Advice to the Parents of New Homeschoolers....

academic performance:

Accept your child for who your child is. He doesn't have to be brilliant, outgoing or wise. Nor does he have to graduate two years earlier just to prove that homeschooling is better than highschool.

Know that if your child is behind at school it doesn't mean either your or him are a failure. Nor does it necessarily mean homeschooling is bad for your child. Children learn at different speeds and there's tons of kids in school who fall behind too.

Grades are not everything. If you're making your child do normal testing, repeat the phrase "grades are not everything" at least twice a day.


Accept that your child may not be as popular as you want. If your child is lonely, then look for ways to help her make friends, but if your child is content being on her own, then accept that.

Being popular is not the same as having social skills. As a homeschooling parent you may find yourself being pestered about whether or not your children have social skills. Do not let yourself start thinking that your child needs to be popular with other kids his or her own age in order to prove to these other parents that you are doing the right thing.

Social skills are different than popularity. Social skills involve knowing how to carry on a conversation, put up with people one doesn't like, and make patient suggestions to others. Ironically, schools may be the hardest place to really learn these things because one is locked up all day with other people who haven't yet learned those skills either. Allowing your child opportunities to be around people of all ages is probably much more beneficial. 

Let your child be herself. Teach her to love that self and to be compassionate to others. That, in my mind, are the only two social skills you need. Everything else comes with that.

three last suggestions:

When you're starting to homeschool, be sure to talk to your children about why you're doing it. Some children get the impression that they're being homeschooled because they're bad, or because school kids are bad. Either way, that's probably something you want to discuss with your child. If your child is being homeschooled because of how he or she was treated by his classmates in public school, then why not help your child find some way of forgiving his or her classmates, so he can make a clean start homeschooling?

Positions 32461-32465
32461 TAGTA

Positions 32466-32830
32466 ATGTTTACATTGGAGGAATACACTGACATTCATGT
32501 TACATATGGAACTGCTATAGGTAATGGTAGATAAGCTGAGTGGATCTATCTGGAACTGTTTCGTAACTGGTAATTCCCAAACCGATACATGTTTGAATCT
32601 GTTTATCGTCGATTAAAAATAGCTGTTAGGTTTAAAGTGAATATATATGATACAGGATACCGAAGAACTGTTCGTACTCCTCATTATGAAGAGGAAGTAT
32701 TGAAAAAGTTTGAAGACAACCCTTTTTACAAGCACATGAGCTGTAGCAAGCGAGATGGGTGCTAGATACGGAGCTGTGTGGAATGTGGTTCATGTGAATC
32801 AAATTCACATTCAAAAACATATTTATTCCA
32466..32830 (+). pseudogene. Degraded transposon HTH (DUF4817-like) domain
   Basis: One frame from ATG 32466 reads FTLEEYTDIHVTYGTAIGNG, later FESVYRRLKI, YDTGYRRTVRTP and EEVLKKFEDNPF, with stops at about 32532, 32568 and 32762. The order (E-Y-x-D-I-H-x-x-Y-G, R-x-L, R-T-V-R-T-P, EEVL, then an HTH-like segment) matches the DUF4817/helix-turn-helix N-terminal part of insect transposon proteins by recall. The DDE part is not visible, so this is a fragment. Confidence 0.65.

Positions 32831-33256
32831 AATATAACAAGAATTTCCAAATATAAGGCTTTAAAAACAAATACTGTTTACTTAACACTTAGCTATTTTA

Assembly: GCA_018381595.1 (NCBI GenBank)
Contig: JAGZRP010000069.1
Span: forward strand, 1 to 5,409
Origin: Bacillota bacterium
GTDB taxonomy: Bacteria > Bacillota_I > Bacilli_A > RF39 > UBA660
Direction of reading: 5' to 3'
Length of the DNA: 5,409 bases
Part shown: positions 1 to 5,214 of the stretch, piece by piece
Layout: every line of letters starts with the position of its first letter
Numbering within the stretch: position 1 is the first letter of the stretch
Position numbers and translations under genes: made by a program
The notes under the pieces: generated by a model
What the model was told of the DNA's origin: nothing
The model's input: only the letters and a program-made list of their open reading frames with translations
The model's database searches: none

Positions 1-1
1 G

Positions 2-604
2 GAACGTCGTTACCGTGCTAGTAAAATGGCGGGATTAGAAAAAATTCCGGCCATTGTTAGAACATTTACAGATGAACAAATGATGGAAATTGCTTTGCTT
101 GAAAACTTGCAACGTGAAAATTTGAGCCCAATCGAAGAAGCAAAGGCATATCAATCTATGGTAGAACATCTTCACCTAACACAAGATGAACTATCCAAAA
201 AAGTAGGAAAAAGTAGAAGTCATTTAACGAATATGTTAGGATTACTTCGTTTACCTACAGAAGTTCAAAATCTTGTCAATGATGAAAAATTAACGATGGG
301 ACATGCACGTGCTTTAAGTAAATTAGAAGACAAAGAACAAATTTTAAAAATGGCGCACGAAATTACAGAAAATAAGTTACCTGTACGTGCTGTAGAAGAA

If your child is homeschooling because of problems he or she had in school, particularly bullying, or problems with the teacher, then it is probably worth considering getting your child an appointment with a psychologist. School may be much more traumatizing to a child than parents realize, and sometimes the painful affects of it don't come out until later.

Encourage your child to pursue his or her interests. Hobbies can be as valuable as schoolwork if not more so. How else is your child going to pick a career later in life, but by looking at his hobbies and interests? This is one of the key strengths of my family. My older brother started flying remote control airplanes when he was twelve, gliding when he was fourteen, and taking flying lessons by age sixteen. Now he's 22 and has his commercial pilots license, and is teaching flying. My younger brother is sixteen. His passion is sound and film equipment. He's helped out doing sound and lights for local dance shows for a few years and is currently working part time at it. As for me? I've had a fascination with history for a few years now, and currently have a job doing research for a historic society. It's not necessarily something I'll continue my whole life, but its a great project for now. I recently had a college friend comment to me that she'd like to get a "real job". As soon as I heard her say that, the only thought that could resonated within me was "how can one get a real job without having some sort of passion or interest?".

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